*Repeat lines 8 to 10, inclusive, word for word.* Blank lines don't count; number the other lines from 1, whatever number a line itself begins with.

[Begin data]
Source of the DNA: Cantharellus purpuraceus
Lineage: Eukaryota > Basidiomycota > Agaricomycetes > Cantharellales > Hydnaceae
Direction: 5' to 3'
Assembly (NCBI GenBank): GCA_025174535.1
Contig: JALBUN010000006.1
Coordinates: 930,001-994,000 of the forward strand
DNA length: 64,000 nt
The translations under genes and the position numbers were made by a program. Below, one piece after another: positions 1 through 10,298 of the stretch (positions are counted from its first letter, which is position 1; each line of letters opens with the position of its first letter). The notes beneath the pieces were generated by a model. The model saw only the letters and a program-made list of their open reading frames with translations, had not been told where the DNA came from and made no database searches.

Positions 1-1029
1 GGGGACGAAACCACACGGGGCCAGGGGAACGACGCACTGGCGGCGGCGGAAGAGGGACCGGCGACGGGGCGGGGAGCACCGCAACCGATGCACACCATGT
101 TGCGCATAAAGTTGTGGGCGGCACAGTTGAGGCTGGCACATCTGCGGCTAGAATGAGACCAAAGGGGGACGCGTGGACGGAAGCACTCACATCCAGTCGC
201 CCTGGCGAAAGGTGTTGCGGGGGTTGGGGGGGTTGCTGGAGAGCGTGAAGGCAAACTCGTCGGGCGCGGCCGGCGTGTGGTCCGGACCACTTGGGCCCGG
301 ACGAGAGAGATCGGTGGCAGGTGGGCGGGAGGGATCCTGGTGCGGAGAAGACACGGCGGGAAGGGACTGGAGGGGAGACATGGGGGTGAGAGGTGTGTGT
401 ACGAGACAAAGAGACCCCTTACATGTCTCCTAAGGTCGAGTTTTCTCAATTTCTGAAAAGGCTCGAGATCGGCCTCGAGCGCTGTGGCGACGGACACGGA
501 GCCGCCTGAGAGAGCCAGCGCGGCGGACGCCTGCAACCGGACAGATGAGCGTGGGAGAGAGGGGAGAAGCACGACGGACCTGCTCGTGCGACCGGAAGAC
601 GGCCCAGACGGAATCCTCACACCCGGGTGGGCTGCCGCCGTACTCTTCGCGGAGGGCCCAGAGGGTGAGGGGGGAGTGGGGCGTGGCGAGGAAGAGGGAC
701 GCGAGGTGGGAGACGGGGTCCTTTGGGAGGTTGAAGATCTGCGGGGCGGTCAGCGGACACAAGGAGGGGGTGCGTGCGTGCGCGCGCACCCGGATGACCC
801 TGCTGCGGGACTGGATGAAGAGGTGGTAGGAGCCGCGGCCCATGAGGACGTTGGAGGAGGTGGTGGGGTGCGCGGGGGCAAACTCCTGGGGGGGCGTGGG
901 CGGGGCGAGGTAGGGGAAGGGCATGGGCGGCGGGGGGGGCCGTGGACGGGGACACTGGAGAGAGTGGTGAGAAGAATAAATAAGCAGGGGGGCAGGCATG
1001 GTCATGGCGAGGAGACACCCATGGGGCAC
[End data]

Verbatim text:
The translations under genes and the position numbers were made by a program. Below, one piece after another: positions 1 through 10,298 of the stretch (positions are counted from its first letter, which is position 1; each line of letters opens with the position of its first letter). The notes beneath the pieces were generated by a model. The model saw only the letters and a program-made list of their open reading frames with translations, had not been told where the DNA came from and made no database searches.

Positions 1-1029
1 GGGGACGAAACCACACGGGGCCAGGGGAACGACGCACTGGCGGCGGCGGAAGAGGGACCGGCGACGGGGCGGGGAGCACCGCAACCGATGCACACCATGT